Why do the colors reverse between a rainbow and secondary rainbow (when a secondary appears)?

Ask Tom Why

Dear Tom,
Why do the colors reverse between a rainbow and secondary rainbow (when a secondary appears)?
—Janice Mercer, Bolingbrook
Dear Janice,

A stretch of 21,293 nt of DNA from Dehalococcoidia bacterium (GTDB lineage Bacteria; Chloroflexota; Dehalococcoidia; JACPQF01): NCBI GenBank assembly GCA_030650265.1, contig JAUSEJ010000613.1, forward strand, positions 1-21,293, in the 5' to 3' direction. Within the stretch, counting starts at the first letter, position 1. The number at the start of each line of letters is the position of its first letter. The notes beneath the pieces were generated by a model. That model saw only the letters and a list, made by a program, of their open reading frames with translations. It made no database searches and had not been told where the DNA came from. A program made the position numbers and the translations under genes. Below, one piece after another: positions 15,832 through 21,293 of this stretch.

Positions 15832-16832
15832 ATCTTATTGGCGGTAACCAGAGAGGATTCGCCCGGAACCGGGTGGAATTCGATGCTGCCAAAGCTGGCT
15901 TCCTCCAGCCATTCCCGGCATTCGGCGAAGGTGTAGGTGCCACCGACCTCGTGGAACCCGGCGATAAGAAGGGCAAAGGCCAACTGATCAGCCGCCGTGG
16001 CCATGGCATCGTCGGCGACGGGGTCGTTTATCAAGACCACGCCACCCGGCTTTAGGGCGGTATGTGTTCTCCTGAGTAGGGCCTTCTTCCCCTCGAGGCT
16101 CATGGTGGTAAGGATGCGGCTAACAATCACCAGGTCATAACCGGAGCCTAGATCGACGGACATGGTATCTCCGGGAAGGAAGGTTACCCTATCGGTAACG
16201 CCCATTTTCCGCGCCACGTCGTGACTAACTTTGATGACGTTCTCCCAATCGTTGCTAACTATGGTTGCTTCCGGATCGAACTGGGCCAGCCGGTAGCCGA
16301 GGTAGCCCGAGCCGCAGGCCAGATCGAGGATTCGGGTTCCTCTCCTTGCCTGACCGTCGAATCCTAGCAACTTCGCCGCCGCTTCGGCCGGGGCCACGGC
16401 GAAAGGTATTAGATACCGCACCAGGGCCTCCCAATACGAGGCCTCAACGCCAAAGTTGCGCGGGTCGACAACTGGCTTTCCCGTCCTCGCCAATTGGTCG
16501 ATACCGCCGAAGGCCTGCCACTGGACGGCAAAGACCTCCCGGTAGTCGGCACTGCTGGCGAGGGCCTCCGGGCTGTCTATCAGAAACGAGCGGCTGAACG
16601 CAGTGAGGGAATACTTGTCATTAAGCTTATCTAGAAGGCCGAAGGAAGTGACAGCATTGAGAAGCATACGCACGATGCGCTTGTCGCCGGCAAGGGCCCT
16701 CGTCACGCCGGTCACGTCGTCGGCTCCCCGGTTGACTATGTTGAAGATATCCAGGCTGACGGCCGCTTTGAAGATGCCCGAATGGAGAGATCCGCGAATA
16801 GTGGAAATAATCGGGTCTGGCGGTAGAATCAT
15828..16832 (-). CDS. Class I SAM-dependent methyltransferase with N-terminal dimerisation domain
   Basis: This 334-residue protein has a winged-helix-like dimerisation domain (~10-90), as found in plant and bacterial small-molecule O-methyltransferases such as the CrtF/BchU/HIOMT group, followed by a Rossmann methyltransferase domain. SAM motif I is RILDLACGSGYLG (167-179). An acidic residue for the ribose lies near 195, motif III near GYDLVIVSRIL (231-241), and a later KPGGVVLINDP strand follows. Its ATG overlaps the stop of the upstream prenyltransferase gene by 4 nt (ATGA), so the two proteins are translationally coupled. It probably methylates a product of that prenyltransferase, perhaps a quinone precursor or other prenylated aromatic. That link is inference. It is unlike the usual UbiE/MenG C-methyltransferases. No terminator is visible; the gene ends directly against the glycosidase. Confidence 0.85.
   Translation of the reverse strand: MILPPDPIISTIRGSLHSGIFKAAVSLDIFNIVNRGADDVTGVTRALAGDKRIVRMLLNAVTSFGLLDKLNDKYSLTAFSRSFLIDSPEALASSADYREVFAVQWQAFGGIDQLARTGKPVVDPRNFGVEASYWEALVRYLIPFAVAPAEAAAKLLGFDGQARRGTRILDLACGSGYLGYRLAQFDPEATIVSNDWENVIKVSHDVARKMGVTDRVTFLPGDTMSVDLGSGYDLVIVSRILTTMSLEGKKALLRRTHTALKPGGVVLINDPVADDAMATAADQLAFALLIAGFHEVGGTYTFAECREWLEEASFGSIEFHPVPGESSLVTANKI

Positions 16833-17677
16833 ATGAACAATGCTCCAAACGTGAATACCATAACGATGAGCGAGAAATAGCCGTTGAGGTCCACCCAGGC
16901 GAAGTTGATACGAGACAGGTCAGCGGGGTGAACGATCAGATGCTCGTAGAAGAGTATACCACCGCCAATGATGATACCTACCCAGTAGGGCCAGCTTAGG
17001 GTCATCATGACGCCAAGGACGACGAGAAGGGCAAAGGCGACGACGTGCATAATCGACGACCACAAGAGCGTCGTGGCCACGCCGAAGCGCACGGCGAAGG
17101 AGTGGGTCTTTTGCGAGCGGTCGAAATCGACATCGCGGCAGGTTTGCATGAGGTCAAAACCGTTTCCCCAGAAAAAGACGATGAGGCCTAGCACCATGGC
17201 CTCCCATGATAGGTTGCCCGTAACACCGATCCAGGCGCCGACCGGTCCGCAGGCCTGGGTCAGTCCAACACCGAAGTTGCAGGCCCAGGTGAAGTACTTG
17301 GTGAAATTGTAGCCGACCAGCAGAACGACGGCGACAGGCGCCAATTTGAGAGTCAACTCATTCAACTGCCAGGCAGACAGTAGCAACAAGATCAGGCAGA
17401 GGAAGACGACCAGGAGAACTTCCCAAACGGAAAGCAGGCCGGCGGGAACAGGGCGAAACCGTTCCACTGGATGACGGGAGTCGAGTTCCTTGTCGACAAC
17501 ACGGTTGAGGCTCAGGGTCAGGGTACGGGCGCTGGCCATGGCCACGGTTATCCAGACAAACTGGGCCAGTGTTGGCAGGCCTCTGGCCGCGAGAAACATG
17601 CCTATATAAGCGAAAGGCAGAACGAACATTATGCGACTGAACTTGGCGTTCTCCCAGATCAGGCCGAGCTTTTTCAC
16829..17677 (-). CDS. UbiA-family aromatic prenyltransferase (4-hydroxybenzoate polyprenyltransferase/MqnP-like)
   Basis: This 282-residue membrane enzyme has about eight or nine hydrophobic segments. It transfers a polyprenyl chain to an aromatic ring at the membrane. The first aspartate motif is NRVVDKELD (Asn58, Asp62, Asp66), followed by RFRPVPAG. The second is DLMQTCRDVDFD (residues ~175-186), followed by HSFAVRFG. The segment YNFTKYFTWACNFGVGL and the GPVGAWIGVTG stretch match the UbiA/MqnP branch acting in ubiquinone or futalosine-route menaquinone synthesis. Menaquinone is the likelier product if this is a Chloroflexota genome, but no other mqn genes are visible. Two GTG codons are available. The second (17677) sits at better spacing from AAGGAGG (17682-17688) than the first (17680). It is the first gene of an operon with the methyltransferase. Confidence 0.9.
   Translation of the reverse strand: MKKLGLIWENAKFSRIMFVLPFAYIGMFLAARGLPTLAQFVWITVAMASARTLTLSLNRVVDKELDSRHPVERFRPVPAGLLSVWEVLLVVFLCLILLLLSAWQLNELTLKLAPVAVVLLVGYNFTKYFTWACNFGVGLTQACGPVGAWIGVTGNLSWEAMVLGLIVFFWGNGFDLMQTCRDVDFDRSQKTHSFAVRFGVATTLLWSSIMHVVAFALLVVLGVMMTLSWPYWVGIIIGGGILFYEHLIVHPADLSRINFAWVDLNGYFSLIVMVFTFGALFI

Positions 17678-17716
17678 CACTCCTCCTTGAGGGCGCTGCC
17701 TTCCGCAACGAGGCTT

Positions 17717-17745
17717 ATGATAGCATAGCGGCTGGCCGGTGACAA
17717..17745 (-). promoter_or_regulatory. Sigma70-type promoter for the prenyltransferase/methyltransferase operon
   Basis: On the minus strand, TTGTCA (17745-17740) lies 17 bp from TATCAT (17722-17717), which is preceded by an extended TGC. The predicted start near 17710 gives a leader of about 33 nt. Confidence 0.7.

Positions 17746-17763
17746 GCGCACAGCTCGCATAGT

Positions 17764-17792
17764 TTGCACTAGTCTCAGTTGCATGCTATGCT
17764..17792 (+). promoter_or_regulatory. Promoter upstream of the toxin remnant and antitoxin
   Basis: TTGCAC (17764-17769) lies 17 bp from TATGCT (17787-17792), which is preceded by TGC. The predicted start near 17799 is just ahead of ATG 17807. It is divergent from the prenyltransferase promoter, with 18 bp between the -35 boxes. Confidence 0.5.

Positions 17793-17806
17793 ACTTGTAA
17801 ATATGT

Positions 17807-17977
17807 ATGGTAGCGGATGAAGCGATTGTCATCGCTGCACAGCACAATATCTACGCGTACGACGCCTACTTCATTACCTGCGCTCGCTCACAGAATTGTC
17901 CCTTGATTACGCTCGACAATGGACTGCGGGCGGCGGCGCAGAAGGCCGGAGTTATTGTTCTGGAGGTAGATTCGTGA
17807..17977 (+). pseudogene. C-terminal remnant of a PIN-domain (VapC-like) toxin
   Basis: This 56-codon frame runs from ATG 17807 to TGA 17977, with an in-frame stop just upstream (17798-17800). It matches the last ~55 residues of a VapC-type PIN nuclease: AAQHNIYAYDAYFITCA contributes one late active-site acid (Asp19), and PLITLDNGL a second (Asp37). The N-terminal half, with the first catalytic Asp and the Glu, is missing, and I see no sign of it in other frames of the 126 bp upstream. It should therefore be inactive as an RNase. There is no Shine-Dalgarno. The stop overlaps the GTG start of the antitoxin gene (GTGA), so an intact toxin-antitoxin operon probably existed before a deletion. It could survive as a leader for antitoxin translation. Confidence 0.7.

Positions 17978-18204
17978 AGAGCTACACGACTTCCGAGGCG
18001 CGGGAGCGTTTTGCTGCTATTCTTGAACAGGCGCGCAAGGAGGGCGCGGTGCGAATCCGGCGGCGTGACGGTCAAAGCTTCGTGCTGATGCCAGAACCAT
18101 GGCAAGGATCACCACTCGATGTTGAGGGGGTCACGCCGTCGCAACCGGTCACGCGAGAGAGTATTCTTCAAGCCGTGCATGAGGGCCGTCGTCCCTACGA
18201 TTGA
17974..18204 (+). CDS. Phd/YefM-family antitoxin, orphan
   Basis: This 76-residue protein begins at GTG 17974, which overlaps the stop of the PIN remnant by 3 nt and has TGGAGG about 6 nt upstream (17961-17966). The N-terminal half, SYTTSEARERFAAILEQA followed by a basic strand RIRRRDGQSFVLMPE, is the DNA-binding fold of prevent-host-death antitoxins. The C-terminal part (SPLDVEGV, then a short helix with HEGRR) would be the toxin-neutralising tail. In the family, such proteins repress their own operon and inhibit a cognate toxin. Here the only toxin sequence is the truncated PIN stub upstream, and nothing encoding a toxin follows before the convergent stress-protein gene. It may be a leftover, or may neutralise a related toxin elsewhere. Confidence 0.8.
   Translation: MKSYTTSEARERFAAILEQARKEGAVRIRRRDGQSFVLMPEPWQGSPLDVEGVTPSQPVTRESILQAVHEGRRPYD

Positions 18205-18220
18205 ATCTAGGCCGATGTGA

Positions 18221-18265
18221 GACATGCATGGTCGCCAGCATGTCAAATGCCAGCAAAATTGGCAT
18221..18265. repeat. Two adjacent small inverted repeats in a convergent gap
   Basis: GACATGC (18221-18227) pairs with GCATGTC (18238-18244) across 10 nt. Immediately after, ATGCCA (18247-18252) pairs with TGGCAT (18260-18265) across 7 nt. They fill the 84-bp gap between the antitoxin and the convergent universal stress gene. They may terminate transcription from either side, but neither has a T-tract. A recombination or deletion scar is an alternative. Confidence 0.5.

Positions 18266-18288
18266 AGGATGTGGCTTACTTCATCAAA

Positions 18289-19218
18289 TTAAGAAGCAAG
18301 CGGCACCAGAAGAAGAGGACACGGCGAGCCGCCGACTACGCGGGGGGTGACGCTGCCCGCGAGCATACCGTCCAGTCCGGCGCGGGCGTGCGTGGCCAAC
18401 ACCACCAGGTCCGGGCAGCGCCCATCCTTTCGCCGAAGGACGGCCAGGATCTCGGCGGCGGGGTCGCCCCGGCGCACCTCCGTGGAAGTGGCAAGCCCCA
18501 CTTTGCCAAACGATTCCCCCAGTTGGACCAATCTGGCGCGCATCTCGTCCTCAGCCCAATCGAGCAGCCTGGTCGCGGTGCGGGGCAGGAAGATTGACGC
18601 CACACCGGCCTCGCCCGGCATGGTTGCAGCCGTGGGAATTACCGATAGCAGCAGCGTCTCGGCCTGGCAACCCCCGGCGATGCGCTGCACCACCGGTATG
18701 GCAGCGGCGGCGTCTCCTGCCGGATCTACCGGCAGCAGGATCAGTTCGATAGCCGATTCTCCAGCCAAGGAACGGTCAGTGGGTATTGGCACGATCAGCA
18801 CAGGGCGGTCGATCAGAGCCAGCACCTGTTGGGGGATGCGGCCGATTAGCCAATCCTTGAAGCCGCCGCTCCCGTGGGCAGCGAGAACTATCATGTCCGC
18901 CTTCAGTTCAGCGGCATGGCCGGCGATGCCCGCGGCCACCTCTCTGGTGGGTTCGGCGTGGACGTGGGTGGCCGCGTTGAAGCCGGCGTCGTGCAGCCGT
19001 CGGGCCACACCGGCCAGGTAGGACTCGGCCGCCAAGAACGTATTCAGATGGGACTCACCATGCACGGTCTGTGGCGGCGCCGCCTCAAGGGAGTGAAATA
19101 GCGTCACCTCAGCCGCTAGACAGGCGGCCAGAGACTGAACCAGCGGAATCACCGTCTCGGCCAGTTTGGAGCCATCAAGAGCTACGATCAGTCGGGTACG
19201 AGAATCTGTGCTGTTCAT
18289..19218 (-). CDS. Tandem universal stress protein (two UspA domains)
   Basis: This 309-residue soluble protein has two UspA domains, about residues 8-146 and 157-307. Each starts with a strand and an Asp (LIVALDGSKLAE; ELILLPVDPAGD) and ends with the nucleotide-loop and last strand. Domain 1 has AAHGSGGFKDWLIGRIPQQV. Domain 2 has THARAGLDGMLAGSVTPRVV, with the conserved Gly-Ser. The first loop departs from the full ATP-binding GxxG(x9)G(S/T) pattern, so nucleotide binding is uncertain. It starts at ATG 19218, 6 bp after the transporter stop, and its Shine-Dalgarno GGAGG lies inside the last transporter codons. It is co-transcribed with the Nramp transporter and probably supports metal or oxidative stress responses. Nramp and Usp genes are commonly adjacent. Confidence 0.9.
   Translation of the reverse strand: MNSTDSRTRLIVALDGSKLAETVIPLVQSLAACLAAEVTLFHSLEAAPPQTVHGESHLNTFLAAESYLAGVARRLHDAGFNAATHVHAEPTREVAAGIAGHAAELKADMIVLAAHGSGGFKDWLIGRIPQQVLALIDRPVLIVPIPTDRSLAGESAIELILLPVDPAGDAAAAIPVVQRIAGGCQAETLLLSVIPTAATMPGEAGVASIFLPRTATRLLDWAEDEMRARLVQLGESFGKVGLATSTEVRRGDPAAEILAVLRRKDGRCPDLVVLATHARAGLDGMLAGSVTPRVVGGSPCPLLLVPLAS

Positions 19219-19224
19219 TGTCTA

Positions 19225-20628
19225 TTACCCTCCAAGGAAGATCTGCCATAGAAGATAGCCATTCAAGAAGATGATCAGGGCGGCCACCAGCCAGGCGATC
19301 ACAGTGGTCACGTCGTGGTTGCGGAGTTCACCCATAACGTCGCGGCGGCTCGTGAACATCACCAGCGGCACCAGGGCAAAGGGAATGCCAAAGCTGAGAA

It’s a beautiful sight: a rainbow and a secondary rainbow at a greater angle above it. The term “double rainbow” is used when both the primary and secondary rainbows are visible. A primary rainbow is the result of the refraction and reflection of light. Light entering a water droplet is refracted and then reflected from the back of the droplet. As this reflected light leaves the droplet, it is again refracted. A secondary rainbow is caused by a double reflection of sunlight inside the droplet. The “inside” of the secondary is “up” to the observer and its colors appear reversed compared to the primary. A search of “double rainbow formation diagrams” provides visual explanation.

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